Eventually traffic starts moving again, but there’s no way we’re making Cooperstown that night. Fortunately I know of an unadvertised (from the road, that is) hotel a mile or two off the interstate, and in about an hour we’re there, lucky to grab one of the last few rooms. A call up to Cooperstown to let them know we’ll be there tomorrow (the people at the B&B are understanding of the weather and won’t charge us for that night), and we hit the sack. If tomorrow morning is anything like tonight, we may have to rethink the whole vacation.

But as we’re falling asleep, the snow is ending, and by the morning the road crews are on top of the situation. We even get a warmish clear day, so when the sun comes up, we’re a go for New York state. In fact we pull into Cooperstown by 10:30 AM, so we haven’t really lost much of our Hall of Fame time anyway.

The Hall is great. It’s holy ground for baseball fans, especially old-school fans like The Knucklehead and me. At ten, his knowledge of baseball history rivals most adults’, so it takes us a few hours to check everything off the list we want to see. We’re Red Sox fans, so the Holy Grail of The Hall is Curt Schilling’s bloody sock from the ALCS the previous fall. A few random malcontents on the internet had tried to accuse Schilling of painting the sock with ketchup for drama’s sake. I offered my professional medical assessment:

“That’s dried blood. See how brown it is? That’s how blood dries. Not ketchup.”

“Seriously,” Knucks agreed, as if he needed any convincing. “Where do people come up with this stuff?”

We spent the rest of the day haunting the memorabilia shops, souvenir stores, and bookstores of downtown Cooperstown. Even today, the internet is no match for what the shops of Cooperstown have to offer. Stuff you didn’t even know existed is around every corner. I was on the prowl for baseball books. I believe that baseball writing is among the most beautiful writing in all of sport – when you have to write about the game 162 times a year (not counting spring training and playoffs) you either throw up your hands in despair or settle into a rhythm. To read baseball history is to read the social, racial, and economic history of America. I came to Cooperstown hungry for the written word. I would not be disappointed.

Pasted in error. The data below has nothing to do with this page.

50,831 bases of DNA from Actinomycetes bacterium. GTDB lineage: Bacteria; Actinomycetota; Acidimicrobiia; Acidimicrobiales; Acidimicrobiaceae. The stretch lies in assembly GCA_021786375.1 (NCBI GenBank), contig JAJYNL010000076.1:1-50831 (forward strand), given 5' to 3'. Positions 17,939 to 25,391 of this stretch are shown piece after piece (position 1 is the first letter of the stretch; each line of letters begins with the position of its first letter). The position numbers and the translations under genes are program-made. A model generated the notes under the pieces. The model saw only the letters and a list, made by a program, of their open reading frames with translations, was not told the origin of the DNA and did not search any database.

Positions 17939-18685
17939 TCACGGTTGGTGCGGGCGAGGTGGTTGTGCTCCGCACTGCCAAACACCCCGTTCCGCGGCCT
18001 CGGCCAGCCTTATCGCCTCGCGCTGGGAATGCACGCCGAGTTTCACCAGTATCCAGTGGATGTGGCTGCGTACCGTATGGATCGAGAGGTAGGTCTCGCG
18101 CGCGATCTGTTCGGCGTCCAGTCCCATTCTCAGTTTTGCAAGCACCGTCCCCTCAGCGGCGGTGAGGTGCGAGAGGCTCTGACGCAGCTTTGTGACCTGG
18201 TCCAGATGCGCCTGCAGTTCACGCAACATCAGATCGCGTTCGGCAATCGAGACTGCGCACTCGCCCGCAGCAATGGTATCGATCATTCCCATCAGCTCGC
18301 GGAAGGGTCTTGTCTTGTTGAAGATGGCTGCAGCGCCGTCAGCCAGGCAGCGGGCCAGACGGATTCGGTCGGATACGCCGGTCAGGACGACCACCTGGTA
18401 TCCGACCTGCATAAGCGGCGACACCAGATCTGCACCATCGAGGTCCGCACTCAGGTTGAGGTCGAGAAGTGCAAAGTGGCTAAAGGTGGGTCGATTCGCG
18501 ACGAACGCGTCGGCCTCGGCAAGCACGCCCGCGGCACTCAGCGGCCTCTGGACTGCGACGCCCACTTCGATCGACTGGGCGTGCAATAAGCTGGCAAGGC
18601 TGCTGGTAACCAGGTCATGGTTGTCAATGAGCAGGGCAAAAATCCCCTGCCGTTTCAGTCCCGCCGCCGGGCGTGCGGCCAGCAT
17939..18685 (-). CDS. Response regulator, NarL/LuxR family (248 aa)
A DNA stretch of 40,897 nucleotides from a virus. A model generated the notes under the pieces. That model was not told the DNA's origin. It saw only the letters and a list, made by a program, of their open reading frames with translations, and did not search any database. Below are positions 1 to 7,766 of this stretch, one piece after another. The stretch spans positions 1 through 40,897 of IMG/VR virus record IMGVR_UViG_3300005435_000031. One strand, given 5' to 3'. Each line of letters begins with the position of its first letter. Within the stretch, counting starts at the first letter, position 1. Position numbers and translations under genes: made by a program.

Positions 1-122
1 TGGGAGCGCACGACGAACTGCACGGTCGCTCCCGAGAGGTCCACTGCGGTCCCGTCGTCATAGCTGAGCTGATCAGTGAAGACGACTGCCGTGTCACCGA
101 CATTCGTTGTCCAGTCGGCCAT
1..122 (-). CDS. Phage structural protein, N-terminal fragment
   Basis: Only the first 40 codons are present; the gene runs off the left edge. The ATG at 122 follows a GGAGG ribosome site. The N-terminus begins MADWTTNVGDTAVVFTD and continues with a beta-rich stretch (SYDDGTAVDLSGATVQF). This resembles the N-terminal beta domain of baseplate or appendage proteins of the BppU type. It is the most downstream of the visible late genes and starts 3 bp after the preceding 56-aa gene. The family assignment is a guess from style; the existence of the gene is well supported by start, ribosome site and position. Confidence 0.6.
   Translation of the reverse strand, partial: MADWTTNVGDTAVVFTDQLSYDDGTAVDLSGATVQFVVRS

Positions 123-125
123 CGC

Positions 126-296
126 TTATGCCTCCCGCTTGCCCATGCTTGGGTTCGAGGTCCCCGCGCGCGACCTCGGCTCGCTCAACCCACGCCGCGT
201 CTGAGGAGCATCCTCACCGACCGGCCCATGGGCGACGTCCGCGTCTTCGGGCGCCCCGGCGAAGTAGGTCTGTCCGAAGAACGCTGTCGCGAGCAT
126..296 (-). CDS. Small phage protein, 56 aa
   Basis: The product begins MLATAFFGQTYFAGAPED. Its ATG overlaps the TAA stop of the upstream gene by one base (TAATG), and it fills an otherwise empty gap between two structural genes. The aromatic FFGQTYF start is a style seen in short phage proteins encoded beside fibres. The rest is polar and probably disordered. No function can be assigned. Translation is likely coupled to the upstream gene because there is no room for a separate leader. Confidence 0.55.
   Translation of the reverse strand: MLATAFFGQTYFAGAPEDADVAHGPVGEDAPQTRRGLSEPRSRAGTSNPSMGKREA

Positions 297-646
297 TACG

In one particular shop, I found a treasure trove of titles I’d been looking for, some out of print. I stepped up to the register with a stack of books, on baseball history, baseball strategy, and baseball analysis, and a couple for The Knucklehead as well (who was also spending his own money on swag of his own). I pulled out my credit card and the woman behind the register of this tiny store said, “I’m sorry, sir, our credit card reader is down…”

Crap. I was irked. I didn’t have my checkbook, I really wanted these books, I didn’t have enough cash, and wasn’t thrilled about paying a fee at an ATM. I started doing the arithmetic in my head to weigh which of these I was taking home…

“… but these books are all from my sister’s shop,” the woman continued. “So if you’d like to take them there to pay for them, it’s just down the street and around the corner. She’ll be able to run your credit card there.”

I was stunned. Was I being treated like a grown-up? Was I being shown trust?

This is Cooperstown, New York. The Baseball Hall of Fame sits in a small town where small-town courtesy, honesty, and respect still thrives. It’s a place where people welcome and trust strangers because they’d rather not live in a world where they can’t. Where the occasional breach of trust is a small price to pay for expecting, and bringing out the best in people.

The clerk was smiling at me. “Oh, okay,” I slowly replied. “Thank you, that would be great.” I slowly walked to the door, arms loaded with merchandise. Surely this was a trick, or I’d misunderstood.

Nope. As I looked back at the register, the woman already had her attention on her next customer.

Knucks and I walked outside. “This is incredible,” I told him. “There is nothing to prevent me from simply walking away with – what – $80 worth of books. Her sister’s place isn’t even within view of here.”

“Wow. That’s amazing.”

We walked down the street and around the corner and found the sister’s shop. I walked into the store and explained what happened. “Oh, yes,” the proprietor there told me. “These are my books. We can check you out here.” I had no indication that her sister had called ahead, or that we were expected. I’m grateful The Knucklehead was there to witness that transaction. I think he got a glimpse of this country, maybe or maybe not how it was, but how it could be. If we just choose to make it that way.